Officer — Well, Pat
, ain't you going to follow the General
--If Gineral Scott
ordhers us to folly him, sir, begor Toby
's horse) can gallop as well as the best of 'em.
Officer — I mean, won't you leave the abolition army, and join the free South
--Begor I never enlisted in th' abolition army, and never will.
I agreed to sarve Uncle Sam for five year, and, the divil a pin mark was made in the contract, with my consint, ever since.
When my time is up, if. the army isn't the same as it is now, I won't join it agin.
Officer — Pat
, the “Second” (Cavalry) was eighteen months old when you and I joined.
The man who raised our gallant regiment is now the Southern President
; the man who so lately commanded it, is now a Southern General.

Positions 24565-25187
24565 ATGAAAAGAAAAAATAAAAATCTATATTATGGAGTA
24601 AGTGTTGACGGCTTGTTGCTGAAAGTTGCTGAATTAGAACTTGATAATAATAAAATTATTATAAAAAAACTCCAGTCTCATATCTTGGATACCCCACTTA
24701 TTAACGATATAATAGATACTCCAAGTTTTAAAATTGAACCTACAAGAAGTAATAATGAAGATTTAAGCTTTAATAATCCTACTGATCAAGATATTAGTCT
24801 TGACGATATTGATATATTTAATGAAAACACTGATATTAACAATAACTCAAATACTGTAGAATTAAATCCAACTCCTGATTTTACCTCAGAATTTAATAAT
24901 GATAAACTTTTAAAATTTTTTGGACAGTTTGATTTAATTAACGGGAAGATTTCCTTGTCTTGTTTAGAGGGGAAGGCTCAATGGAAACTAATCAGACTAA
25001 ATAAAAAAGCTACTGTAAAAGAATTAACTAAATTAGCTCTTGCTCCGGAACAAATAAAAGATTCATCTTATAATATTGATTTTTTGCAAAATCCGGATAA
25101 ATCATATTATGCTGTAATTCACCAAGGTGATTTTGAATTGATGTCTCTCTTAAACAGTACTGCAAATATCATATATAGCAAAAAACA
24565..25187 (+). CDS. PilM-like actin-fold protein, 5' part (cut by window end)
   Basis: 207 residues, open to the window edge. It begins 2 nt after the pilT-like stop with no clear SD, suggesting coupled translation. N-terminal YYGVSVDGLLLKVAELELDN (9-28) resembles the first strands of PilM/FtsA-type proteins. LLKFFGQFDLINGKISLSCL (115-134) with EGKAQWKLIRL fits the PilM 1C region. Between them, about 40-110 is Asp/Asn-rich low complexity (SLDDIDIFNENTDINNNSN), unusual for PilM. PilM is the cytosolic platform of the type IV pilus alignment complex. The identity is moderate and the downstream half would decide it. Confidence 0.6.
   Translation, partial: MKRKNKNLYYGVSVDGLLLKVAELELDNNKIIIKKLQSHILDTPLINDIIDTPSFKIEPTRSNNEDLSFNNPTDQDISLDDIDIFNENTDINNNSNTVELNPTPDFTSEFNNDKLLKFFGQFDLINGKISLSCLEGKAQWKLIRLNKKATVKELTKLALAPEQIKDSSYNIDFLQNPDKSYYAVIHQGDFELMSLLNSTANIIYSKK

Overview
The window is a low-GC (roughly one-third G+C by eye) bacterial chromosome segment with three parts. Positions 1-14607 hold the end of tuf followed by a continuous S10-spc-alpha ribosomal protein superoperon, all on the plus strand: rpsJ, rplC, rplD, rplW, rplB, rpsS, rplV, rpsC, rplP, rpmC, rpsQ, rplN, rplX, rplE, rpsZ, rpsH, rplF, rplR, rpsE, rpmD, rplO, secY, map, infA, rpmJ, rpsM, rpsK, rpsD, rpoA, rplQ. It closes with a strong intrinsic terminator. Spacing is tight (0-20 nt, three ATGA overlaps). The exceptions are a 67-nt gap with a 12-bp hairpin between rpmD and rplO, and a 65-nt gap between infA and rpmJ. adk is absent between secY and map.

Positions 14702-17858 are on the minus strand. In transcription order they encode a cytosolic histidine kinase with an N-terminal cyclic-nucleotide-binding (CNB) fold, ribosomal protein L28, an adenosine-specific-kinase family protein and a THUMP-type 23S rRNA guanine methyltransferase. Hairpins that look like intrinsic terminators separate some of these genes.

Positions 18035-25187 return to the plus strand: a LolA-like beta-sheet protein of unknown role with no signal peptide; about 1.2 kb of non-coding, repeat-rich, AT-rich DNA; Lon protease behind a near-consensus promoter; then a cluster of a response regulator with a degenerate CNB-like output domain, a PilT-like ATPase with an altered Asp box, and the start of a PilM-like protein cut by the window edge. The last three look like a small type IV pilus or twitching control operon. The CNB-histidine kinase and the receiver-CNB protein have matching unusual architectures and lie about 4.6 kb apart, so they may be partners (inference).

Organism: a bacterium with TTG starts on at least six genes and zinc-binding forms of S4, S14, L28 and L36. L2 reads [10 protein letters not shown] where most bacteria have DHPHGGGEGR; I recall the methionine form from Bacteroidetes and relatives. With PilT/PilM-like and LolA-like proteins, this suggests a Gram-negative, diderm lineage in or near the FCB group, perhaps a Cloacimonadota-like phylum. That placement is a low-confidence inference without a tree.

Can you remain in it, when they are gone?
--Well, you see, the fact of the matther is, Lieut.
C., I ain't much of a scholar; I can't argue the question with you, but what would my mother say, if I desarted my colors?
Oh, the divil a give — in I'll ever give in, now, and that's the ind of it. I tried to run away once, a few weeks after enlistin, but a man wouldn't be missed thin.
It's quite different now, Lieutenant
, and I'm going not to disgrace naither IV my countries.
Officer — Do you know that you will have to fire on green Irish colors, in the Southern
--And won't you have to fire on them colors, (pointing to the flag at Fort Bliss
,) that yerself and five of us licked nineteen rangers under?
Sure, it isn't a greater shame for an Irishman to fire on Irish colors, than for an American to fire on American colors.
An’ th' oath'll be on my side, you know, Lieutenant
Officer — D — n the man that relies on Paddies, I say.
--The same compliments to desarters, your honor.--N. Y. Commercial, April 29